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Class members, in C#, are the members of a class that represent the data and behavior of a class.
Class members are members declared in the class and all those (excluding constructors and destructors) declared in all classes in its inheritance hierarchy.
Class members can be of the following types:
Class members can be specified individually with any one of the following accessibility:
Unlike Java where the default accessibility level of a class member is public, it is private in C#.
Class members are initialized in constructors which can be overloaded with different signatures. For classes that do not have constructor, a default constructor that initializes the class members (to default values) will be generated.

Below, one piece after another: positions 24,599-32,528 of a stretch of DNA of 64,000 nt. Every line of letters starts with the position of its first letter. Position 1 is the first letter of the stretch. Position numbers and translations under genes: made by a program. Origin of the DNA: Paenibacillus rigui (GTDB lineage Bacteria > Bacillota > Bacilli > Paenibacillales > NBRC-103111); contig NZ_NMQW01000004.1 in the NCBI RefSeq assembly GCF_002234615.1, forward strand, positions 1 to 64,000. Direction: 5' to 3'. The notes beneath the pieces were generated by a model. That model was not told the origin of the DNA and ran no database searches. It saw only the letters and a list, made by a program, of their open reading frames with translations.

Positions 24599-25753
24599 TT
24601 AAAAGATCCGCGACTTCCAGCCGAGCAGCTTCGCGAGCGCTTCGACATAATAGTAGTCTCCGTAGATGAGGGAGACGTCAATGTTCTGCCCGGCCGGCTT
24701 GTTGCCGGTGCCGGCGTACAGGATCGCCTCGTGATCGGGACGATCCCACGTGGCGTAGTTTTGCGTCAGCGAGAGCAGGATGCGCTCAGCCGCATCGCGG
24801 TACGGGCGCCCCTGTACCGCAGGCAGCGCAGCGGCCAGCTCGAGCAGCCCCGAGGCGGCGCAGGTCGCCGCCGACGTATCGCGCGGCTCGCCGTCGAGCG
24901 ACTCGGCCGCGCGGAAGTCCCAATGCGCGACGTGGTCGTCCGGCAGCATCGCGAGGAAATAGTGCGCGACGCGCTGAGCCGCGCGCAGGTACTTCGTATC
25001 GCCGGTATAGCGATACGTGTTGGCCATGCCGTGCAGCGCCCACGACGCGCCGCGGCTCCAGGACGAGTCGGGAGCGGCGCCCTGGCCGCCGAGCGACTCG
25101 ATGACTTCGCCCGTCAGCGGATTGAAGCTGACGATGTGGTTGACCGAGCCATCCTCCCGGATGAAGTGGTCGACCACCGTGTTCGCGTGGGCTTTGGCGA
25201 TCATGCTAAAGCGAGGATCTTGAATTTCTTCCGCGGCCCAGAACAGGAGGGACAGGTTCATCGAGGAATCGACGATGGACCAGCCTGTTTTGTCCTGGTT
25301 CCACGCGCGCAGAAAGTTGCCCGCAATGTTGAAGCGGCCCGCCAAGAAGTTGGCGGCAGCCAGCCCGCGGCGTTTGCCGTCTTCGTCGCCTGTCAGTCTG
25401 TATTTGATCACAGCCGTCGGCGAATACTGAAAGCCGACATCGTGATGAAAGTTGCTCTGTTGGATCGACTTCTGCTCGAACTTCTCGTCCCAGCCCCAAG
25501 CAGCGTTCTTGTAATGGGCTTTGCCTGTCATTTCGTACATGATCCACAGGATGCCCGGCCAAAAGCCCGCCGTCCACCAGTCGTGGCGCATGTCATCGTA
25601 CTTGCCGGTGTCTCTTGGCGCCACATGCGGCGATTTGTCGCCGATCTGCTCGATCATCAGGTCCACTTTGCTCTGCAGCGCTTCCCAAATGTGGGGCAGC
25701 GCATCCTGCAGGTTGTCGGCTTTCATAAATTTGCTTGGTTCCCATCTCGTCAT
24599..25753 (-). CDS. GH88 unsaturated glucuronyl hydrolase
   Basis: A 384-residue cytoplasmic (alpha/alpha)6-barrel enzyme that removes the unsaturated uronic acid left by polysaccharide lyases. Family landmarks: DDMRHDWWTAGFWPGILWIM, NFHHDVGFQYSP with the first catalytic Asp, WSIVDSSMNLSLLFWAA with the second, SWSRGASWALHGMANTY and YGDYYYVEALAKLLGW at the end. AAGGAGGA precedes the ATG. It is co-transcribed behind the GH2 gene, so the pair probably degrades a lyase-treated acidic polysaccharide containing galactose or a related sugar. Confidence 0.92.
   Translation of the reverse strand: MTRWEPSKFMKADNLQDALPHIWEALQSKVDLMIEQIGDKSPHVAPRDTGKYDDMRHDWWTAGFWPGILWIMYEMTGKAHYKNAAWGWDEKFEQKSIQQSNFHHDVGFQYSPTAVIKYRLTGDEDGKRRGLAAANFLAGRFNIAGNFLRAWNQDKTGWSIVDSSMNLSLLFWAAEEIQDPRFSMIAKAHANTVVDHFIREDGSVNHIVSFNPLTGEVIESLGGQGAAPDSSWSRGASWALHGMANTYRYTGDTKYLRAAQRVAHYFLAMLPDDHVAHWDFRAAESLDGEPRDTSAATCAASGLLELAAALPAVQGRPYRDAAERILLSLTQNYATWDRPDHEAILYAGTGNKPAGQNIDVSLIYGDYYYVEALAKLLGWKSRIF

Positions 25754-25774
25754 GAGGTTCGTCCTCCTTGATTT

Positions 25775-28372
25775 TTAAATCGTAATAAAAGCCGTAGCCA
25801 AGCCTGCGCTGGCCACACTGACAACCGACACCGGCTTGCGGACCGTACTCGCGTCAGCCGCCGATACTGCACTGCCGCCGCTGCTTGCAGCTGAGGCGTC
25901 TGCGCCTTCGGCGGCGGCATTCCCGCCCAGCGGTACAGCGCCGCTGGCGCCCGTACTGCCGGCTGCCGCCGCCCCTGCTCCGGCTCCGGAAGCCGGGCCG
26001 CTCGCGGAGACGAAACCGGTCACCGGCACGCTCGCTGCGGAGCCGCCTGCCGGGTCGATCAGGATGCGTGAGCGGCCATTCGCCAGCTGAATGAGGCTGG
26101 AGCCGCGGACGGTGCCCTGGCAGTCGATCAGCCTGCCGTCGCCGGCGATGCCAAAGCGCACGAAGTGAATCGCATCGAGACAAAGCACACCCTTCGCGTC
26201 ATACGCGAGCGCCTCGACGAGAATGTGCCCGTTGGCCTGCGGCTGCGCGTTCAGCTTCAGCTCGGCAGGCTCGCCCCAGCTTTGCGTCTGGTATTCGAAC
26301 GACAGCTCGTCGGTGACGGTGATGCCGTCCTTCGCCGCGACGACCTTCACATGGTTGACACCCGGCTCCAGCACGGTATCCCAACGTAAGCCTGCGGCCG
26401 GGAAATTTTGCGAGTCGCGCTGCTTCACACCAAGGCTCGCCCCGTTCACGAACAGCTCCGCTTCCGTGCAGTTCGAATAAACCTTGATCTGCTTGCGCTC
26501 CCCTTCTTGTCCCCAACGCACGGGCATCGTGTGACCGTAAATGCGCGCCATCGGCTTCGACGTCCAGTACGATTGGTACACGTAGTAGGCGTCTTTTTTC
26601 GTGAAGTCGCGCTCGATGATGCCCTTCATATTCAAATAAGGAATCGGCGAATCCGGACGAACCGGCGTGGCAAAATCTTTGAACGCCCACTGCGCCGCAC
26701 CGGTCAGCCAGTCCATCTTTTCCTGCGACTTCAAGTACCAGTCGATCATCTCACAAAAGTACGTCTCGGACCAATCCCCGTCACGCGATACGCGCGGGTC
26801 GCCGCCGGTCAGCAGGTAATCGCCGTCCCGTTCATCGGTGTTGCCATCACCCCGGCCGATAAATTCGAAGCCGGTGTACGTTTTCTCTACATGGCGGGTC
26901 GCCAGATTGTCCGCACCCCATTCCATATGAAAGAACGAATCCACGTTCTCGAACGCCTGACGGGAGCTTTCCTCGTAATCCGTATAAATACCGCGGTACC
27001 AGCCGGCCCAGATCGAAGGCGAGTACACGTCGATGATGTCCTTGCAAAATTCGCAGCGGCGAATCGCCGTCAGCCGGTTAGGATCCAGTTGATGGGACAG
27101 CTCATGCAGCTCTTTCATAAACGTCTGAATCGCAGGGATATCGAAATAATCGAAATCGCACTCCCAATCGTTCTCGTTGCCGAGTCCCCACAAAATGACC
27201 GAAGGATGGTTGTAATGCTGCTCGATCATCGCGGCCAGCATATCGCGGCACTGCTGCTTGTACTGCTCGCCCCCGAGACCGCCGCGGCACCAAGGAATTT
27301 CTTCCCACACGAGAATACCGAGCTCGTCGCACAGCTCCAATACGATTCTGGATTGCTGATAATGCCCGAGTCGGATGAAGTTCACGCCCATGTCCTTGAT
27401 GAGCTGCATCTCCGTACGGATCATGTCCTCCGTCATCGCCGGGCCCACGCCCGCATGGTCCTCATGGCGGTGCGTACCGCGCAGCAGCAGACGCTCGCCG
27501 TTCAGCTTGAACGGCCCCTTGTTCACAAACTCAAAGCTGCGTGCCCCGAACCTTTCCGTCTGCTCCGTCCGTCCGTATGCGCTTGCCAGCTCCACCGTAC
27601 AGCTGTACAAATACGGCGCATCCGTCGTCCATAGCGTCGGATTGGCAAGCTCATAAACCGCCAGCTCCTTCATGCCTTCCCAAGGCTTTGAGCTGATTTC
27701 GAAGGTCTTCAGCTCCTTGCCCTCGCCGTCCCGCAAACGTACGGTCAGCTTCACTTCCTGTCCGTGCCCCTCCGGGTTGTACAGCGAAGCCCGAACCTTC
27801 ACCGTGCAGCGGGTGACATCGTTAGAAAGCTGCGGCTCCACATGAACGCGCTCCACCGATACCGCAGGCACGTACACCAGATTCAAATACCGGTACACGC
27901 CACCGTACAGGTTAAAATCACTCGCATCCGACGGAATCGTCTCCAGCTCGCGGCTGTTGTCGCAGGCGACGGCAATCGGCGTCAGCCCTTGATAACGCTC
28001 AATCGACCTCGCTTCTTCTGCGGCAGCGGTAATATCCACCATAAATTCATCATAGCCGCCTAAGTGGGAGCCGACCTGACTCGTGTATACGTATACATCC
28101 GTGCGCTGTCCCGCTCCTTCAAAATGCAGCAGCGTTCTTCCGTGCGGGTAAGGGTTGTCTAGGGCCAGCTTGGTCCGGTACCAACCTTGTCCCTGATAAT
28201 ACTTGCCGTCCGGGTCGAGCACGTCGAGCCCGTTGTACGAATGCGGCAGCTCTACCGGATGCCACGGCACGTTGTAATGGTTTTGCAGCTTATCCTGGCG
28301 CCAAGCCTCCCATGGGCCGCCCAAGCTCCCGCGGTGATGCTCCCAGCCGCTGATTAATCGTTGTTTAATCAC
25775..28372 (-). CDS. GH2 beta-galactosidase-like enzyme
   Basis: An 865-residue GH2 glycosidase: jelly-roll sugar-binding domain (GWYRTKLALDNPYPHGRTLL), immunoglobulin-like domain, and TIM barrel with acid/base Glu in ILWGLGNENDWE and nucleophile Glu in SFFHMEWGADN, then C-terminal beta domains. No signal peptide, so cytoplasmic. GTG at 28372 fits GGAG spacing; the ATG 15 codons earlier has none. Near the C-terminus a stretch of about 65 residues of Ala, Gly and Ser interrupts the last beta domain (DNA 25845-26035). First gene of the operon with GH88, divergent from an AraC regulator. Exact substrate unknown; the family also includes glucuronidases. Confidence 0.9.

Unlike in C++, C# allows a class to inherit from one base class only. However, a class can derive from multiple interfaces but all the interface members have to be implemented. These members of class implementing interface(s) have public visibility by default and cannot have other access modifiers.
All the members of base class except constructors are inherited in derived class. Derived class members can hide the base class member for which ‘new’ keyword has to be used to indicate that base member is not overridden and avoid compiler warnings.
A static class member is a member of static class (that cannot be instantiated nor inherited) that can be accessed only using the class name. Unlike instance member, it has one copy of static member which is initialized before it is accessed for first time and before its static constructor (if any).
Members of abstract class prevent direct instantiation and must be implemented in derived class for it to be used. To prevent a class or class members from inheriting, the class or its members can be declared as ‘sealed’. Class members can be used as ‘compile-time’ constant using ‘const’ modifier and as runtime constants using ‘readonly’ modifier.
While declaring class members in a new declaration space, the following rules apply: